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International Journal of Dentistry
Volume 2014, Article ID 187085, 6 pages
Research Article

Assessment of the Mandibular Incisive Canal by Panoramic Radiograph and Cone-Beam Computed Tomography

1Discipline of General Pathology, University of São Caetano do Sul (USCS), São Caetano do Sul, SP, Brazil
2São Leopoldo Mandic Dental Research Center, Campinas, SP, Brazil
3Instituto de Documentação Ortodôntica e Radiodiagnóstico (INDOR), São Paulo, SP, Brazil
4Discipline of Radiology, Department of Stomatology, School of Dentistry, University of São Paulo (FOUSP), São Paulo, SP, Brazil

Received 29 June 2014; Revised 10 August 2014; Accepted 10 August 2014; Published 23 September 2014

Academic Editor: Francesco Carinci

Copyright © 2014 Ricardo Raitz et al. This is an open access article distributed under the Creative Commons Attribution License, which permits unrestricted use, distribution, and reproduction in any medium, provided the original work is properly cited.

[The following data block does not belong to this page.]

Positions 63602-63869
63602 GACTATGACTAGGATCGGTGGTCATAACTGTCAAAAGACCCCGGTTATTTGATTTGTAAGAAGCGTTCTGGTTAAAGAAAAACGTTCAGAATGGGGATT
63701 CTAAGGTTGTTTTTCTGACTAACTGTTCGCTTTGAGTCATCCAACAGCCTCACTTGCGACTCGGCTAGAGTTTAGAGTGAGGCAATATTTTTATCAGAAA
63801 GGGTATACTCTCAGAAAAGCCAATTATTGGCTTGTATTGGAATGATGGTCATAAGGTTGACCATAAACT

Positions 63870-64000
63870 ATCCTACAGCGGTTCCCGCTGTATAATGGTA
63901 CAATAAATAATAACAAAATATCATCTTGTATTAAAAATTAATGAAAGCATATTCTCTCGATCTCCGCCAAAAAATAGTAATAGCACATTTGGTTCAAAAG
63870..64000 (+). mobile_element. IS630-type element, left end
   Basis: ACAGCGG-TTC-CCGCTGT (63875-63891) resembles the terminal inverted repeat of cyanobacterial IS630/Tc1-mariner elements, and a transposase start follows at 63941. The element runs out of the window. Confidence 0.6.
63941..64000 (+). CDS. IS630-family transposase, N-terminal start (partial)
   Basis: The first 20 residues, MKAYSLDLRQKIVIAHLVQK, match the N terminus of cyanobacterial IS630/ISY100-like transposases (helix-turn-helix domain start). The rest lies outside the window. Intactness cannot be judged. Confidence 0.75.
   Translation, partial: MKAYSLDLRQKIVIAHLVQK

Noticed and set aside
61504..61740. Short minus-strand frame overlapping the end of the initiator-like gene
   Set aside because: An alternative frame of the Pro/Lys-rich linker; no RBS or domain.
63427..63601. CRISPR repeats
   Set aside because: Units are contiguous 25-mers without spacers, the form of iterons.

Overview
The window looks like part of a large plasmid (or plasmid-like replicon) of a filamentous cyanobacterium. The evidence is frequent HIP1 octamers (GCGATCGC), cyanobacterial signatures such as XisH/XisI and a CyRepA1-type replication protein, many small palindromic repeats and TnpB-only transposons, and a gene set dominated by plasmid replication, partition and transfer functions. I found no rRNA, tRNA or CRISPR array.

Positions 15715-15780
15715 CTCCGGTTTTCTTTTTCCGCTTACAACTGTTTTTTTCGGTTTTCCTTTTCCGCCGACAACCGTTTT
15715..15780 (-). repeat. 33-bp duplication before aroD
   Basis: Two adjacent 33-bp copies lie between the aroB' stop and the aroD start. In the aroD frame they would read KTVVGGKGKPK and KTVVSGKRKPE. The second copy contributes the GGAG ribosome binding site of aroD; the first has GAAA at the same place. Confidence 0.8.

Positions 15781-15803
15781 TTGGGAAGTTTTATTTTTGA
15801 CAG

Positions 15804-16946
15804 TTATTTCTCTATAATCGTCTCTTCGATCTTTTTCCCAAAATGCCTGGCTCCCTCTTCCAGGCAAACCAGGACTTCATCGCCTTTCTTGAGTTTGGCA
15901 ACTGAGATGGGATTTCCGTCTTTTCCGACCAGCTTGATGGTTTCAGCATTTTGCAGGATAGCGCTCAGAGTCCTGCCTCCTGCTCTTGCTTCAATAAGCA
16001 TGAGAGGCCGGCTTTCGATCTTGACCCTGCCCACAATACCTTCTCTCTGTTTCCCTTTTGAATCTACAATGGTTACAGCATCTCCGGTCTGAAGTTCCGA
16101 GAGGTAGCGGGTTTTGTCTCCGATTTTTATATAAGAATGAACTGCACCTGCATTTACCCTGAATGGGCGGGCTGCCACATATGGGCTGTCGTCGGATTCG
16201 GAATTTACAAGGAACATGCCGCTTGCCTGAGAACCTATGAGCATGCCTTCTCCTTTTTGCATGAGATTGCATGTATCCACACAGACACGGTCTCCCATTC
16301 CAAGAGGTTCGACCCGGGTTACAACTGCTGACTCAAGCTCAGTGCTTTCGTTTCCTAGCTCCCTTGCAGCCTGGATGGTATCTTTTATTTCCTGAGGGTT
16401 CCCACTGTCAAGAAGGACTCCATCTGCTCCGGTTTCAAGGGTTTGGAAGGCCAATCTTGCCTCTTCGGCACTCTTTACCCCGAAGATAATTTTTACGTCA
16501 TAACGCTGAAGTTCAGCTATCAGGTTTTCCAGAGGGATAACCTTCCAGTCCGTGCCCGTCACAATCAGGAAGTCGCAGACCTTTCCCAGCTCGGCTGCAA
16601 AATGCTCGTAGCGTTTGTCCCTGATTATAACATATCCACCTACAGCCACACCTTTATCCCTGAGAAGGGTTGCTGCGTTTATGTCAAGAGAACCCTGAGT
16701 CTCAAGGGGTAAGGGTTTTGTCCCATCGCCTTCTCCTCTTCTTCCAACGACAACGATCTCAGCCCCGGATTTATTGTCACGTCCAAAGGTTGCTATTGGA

Objectives. The region between mental foramens is considered as a zone of choice for implants. However, complications may arise due to an extension anterior to the mental foramen that forms the mandible incisive canal [MIC]. Our goal is to evaluate identification of MIC by both panoramic radiograph [PAN] and cone-beam computed tomography [CBCT]. Methods. 150 cases with bilateral MIC were analyzed. Images of a radiolucent canal, within the trabecular bone, surrounded by a radiopaque cortical bone representing the canal walls, and extending to the anterior portion beyond the mental foramen, were considered by two independent radiologists as being images of MIC. PAN and CBCT of these cases were evaluated by 2 other radiologists at different times. Agreement between results of examination methods was assessed by the Kappa coefficient. The interexaminer and intramethod rates for detection of MIC were analyzed by the McNemar test. Gender, mandible side, examiner, and type of method were analyzed by the generalized estimating equations [GEE] model. Results. significant difference between examiners [PAN: ; CBCT: ] was not observed. Analysis by GEE model showed no significant difference between genders and examiners . However, significant difference was observed for identification in both mandible right side , where the identification frequency was higher, and CBCT method . Conclusions. PAN was not shown to be a safe examination to identify MIC. CBCT should always be used in preoperative planning and to reduce the number of complications in implant surgeries.